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See detailEthnicity and Early Childhood: An Ethnographic Approach to Children's Ethnifying Practices in Peer Interactions at Preschool
Seele, Claudia UL

in International Journal of Early Childhood (2012), 44(3), 307-325

Dominant discourses in Germany portray children with a so-called "migration background" implicitly or explicitly as "the Other" in relation to a normative image of "German children". Family origins ... [more ▼]

Dominant discourses in Germany portray children with a so-called "migration background" implicitly or explicitly as "the Other" in relation to a normative image of "German children". Family origins, language, and physical appearance act as important criteria in this process of ethnifying children. Embedded within this discursive framework, my research focus, however, is on the perspectives of the children themselves and how they participate in the social construction of ethnic identities. The paper is based on an ethnographic research in a day care center in Berlin with children from four to six years of age. Participant observation and symbolic group interviews were employed to explore the children's practical enactment and use of ethnifying identity ascriptions in the context of the peer culture. I argue that ethnicity is not a pregiven fact, but practically accomplished and negotiated in children's social interactions. Thus, the research contributes to our understanding of children's agency and competence as well as of the relationality, provisionality, and context-dependence of children's identity constructions. [less ▲]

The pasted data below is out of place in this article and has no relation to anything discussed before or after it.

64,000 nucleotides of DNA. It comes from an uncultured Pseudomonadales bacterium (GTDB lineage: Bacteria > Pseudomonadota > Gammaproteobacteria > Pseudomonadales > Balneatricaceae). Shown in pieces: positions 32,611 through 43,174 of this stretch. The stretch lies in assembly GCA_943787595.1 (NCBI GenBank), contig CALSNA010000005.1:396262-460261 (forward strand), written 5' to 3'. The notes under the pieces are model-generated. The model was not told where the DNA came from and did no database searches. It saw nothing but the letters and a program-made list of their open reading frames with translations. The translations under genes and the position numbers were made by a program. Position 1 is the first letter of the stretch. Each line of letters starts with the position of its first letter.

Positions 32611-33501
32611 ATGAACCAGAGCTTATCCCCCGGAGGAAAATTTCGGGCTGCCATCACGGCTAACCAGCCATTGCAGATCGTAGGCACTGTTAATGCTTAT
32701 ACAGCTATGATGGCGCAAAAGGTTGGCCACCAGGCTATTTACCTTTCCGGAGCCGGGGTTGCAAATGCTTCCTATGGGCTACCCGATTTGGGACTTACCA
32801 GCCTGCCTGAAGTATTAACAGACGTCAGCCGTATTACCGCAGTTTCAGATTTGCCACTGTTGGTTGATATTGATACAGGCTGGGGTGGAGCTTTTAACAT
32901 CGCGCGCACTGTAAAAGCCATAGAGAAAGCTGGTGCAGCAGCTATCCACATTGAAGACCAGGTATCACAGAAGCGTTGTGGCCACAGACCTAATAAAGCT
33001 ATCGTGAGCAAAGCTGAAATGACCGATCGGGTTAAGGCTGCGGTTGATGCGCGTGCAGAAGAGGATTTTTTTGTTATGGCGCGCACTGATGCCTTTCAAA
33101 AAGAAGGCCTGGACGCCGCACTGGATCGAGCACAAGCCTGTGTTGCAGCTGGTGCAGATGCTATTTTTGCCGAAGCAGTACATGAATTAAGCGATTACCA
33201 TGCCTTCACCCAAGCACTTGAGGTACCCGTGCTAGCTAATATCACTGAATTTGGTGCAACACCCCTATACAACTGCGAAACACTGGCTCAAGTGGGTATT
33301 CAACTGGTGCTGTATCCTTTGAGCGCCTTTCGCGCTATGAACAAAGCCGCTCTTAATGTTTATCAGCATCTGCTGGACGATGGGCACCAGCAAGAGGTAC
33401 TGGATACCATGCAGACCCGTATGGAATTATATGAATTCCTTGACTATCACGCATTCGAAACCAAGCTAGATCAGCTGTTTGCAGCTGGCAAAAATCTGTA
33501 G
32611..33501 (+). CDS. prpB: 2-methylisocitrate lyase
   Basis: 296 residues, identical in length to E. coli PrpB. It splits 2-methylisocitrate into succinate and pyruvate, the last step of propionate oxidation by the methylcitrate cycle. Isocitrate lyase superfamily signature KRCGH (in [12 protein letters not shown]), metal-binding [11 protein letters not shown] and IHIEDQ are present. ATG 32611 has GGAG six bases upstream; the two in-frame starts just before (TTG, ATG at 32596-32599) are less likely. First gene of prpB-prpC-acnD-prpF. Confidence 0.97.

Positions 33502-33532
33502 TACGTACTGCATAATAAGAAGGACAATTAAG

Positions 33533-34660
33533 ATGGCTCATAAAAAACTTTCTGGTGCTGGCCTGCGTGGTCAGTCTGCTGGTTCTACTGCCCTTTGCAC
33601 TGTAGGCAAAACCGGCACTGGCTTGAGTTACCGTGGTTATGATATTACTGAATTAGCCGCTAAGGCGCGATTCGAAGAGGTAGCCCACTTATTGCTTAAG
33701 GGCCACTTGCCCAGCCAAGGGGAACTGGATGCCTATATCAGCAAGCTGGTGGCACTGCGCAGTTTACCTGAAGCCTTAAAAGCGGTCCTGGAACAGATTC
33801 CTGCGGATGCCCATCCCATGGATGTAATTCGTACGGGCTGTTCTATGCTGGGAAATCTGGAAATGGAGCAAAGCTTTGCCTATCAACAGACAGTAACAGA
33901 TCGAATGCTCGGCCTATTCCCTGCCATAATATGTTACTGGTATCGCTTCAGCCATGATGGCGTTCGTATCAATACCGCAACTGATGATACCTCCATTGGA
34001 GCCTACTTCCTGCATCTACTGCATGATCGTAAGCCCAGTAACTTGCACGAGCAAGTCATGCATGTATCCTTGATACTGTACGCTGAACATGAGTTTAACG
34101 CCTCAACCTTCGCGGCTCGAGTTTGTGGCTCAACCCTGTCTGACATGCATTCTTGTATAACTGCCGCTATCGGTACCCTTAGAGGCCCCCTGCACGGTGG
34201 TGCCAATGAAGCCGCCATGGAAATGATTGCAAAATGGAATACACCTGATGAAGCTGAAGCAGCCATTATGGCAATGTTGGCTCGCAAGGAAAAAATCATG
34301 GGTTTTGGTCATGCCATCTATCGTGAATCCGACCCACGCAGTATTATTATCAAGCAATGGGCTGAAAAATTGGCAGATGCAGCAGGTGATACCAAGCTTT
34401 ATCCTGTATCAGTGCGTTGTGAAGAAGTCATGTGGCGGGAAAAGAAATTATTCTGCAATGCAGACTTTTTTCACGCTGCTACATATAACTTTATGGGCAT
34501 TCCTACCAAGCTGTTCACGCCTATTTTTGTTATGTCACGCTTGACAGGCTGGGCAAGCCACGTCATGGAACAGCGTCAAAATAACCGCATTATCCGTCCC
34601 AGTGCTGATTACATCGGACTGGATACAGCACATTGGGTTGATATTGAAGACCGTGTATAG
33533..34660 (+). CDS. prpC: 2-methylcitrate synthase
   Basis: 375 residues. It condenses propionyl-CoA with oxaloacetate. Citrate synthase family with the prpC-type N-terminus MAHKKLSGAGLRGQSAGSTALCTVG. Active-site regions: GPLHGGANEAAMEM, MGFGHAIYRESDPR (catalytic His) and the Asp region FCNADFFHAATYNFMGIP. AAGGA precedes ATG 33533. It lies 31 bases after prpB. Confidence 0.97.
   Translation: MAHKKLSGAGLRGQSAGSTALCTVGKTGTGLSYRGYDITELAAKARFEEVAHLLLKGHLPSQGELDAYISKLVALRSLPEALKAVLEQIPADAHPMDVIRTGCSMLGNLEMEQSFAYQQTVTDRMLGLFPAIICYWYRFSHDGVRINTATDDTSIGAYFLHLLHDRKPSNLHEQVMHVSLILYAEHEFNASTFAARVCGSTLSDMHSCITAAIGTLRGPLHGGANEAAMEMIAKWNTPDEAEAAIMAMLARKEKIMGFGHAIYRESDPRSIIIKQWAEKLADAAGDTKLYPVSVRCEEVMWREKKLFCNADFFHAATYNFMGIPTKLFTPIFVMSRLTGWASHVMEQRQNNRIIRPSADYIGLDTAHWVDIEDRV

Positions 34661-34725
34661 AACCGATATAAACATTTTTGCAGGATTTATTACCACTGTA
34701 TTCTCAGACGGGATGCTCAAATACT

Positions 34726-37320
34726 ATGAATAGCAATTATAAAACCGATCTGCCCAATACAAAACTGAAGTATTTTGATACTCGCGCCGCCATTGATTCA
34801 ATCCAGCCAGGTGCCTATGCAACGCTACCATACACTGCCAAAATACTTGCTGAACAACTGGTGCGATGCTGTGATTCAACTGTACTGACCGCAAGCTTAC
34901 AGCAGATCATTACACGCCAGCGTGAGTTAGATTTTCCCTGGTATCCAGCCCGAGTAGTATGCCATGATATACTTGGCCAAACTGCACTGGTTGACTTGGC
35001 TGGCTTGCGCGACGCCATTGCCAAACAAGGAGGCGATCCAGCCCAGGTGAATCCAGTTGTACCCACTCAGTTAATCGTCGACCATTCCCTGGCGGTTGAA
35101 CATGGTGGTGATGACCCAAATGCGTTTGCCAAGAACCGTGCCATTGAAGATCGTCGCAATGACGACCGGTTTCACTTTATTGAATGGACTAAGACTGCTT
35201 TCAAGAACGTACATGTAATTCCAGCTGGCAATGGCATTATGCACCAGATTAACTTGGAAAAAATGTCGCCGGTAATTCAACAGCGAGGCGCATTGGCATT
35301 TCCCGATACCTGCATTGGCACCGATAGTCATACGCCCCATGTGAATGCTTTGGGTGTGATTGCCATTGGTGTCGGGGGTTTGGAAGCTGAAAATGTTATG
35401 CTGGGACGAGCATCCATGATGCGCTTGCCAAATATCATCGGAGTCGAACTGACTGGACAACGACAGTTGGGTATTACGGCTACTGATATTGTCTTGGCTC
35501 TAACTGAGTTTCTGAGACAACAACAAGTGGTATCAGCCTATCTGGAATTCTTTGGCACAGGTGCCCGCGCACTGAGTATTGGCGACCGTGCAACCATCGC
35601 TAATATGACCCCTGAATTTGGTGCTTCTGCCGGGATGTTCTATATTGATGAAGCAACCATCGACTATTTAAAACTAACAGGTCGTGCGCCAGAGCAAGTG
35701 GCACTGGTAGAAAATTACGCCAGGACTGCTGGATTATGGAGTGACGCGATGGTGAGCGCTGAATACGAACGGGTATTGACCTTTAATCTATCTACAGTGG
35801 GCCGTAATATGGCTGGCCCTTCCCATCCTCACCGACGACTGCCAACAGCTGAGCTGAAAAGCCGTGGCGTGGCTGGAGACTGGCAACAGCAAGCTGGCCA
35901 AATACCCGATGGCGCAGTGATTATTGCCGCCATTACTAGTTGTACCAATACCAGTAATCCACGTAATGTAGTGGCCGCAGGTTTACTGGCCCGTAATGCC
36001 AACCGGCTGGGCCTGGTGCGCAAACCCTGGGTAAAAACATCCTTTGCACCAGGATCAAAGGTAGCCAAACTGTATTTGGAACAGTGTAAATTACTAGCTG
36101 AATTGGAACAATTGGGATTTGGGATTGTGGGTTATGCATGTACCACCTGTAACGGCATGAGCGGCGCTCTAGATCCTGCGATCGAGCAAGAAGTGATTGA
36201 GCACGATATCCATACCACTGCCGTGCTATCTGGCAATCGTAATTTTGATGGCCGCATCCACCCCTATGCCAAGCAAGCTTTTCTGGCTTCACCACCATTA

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See detailVon Diversität zu Differenz. Ethnographische Beobachtungen zum Umgang mit Plurilingualität in frühpädagogischen Settings
Honig, Michael-Sebastian UL; Neumann, Sascha; Seele, Claudia UL

Scientific Conference (2011, November 19)

Vorgestellt werden sollen Materialien eines derzeit durchgeführten ethnographischen Forschungsprojekts zur wissenschaftlichen Begleitung des Institutionalisierungsprozesses einer neu gegründeten Maison ... [more ▼]